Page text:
362.      Woman’s only century, in the Christian Church, was during apostolic days, and a little while thereafter. Prof. Ramsay, in his valuable book, The Church in the Roman Empire, states: “The Universal and Catholic type of Christianity became confirmed in its dislike of the prominence and the public ministration of woman. The dislike became abhorrence, and there is every probability that the dislike is as old as the first century, and was intensified to abhorrence before the middle of the second century.” With the growth of this abhorrence, we may rest assured that every conceivable effort would be made to find a warrant for silencing and subordinating women; and the “Judaizer” was at hand to point the method of torturing and twisting Scripture, especially Paul’s words, into teaching the same. Here we have, in a few words, the history of that “tortuous special pleading” which enables conclusions to seem to be drawn from arguments presented by Paul; arguments which, if rightly read, and interpreted by unbiased minds, would lead to very different opinions of the Apostle Paul and his teachings on the “woman question.”



708.     Turn to 1 Corinthians 7. This chapter has been used by the Church to combat the false teaching of the superior holiness of celibacy, to that extent that its natural sense is difficult to grasp. Paul did not have sacerdotal celibacy in mind when he wrote it, but he did have a tribulation in mind, as verses 29-31 and other verses prove.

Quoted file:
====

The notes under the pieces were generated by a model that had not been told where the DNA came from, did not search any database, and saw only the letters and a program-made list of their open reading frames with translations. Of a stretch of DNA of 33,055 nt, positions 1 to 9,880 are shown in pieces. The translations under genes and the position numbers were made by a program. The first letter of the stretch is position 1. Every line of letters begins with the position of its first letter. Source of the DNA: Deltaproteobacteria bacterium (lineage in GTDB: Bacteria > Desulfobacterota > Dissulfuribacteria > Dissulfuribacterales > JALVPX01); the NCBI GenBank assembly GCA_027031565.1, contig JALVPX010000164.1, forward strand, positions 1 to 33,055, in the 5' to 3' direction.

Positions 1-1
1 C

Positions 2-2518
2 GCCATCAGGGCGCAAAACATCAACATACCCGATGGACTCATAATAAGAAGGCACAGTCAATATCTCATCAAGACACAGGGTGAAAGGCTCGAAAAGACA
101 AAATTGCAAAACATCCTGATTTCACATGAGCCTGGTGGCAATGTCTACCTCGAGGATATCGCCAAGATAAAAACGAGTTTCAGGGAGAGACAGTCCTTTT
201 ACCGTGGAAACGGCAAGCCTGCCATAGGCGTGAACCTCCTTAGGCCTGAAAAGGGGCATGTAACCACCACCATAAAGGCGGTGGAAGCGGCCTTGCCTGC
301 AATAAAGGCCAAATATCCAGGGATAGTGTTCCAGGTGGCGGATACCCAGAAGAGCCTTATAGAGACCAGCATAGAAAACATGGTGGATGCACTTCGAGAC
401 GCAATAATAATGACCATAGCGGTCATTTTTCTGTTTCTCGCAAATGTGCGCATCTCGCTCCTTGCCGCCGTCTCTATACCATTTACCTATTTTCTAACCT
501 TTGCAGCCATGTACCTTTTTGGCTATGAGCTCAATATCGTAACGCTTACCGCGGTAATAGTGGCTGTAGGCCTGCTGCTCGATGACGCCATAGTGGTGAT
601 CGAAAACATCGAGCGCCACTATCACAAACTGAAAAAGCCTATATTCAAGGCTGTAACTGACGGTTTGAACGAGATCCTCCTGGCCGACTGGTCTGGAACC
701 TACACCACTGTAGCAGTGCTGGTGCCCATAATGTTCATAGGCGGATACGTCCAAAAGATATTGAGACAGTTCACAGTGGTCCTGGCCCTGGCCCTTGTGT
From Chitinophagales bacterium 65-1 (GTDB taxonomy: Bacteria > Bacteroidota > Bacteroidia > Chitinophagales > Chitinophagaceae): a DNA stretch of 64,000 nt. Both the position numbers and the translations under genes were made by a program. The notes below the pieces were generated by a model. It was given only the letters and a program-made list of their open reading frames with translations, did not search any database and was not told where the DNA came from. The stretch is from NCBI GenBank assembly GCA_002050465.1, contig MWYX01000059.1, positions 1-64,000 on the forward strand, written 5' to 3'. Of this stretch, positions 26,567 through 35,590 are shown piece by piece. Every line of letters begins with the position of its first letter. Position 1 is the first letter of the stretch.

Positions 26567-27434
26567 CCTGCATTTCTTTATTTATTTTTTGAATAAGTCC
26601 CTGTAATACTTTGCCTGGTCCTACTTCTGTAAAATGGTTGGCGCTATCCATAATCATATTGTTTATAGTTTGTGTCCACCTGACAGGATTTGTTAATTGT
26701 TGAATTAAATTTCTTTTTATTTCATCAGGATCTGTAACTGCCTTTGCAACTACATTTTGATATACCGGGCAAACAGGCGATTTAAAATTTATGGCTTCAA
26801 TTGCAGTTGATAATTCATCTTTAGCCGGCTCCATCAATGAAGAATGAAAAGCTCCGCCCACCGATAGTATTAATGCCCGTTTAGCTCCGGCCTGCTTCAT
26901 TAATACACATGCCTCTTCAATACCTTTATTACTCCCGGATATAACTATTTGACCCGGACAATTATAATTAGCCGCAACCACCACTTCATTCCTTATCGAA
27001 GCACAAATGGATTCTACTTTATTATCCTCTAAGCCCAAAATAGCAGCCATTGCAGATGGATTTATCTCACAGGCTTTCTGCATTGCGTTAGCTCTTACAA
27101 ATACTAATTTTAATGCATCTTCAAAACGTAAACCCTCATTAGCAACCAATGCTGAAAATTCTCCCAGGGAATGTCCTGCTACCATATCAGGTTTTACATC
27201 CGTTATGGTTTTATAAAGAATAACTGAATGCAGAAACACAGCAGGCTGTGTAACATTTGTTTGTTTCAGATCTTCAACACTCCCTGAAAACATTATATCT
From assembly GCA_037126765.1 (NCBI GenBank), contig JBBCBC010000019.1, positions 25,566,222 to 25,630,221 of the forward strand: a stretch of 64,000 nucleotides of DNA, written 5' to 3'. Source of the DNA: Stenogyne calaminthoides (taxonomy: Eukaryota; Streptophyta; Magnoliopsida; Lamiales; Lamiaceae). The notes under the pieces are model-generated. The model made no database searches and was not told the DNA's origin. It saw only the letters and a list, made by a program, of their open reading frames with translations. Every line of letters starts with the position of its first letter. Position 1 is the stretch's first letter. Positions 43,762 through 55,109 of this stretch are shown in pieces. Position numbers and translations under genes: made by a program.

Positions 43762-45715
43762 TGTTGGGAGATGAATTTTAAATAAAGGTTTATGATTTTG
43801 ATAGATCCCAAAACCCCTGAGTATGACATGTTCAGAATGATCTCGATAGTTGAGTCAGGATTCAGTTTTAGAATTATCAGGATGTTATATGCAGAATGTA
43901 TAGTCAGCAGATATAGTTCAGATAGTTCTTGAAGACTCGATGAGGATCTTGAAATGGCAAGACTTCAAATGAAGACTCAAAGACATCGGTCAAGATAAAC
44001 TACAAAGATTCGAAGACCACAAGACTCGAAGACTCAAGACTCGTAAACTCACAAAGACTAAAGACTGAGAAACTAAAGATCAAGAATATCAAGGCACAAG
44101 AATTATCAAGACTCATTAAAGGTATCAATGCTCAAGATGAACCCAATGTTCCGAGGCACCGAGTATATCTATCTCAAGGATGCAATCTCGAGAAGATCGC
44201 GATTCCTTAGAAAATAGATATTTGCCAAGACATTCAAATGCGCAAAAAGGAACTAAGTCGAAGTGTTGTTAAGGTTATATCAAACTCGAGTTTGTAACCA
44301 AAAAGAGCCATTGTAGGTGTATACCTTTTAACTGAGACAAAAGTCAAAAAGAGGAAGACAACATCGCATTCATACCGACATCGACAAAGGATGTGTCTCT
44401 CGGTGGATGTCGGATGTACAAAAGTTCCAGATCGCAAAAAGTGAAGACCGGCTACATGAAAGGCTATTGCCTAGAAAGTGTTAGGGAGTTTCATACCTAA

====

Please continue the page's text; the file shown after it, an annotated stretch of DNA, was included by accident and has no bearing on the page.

Three of the Gospels (Matthew 24:19; Mark 13:17; Luke 21:23) record a warning of Christ’s, that no woman should be found pregnant or with little children when that Day came; and the fact that every account of Christ’s prophecy of this period repeats this “woe,” proves that the warning had taken deep hold on the hearts of the disciples. Nothing could be more natural to suppose than that the Corinthians had asked Paul in their letter some question like this: “If our wives are not to bear children, in view of the coming tribulation, shall we not separate altogether, husbands from wives?” (Read par. 111).

709.     Paul’s advice is suited to an emergency, but not intended for permanent conditions. This letter was written in A.D. 57, and sore tribulation began in A.D. 64 by the martyrdom of the Roman church (see Lessons 41, 42), and persecutions throughout the Roman Empire; and in the destruction of Jerusalem in A.D. 70. (See also Luke 23:29). Expecting this tribulation under Rome, who knew but that it might prove to be the great tribulation?

Verse 1.  Paul’s answer to this unrecorded question is, that it is well for a person to have no intimate relations with his wife (the word translated “woman” is also the ordinary word for wife).

Verse 2.  But he does not recommend an actual separation, “because of fornications.” The A. V. does not render this accurately. There is no such word as “avoid” here. Corinth was an exceedingly wicked city. Profane history says that every other house was one for prostitution. There were over a thousand “religious” slave-prostitutes kept at the Temple of Venus in that city. Pagan religion and fornication went together, in worship. Men recently converted from a paganism which made a virtue of fornication, if thrown out of homes by the break-up of their domestic relations, from very loneliness might backslide into these corrupt conditions.  So each man should keep his home and wife, each woman her husband. Or, if this did not happen, separated wives and husbands might become estranged, and remarry without Scriptural grounds for divorce; and this would amount to fornication.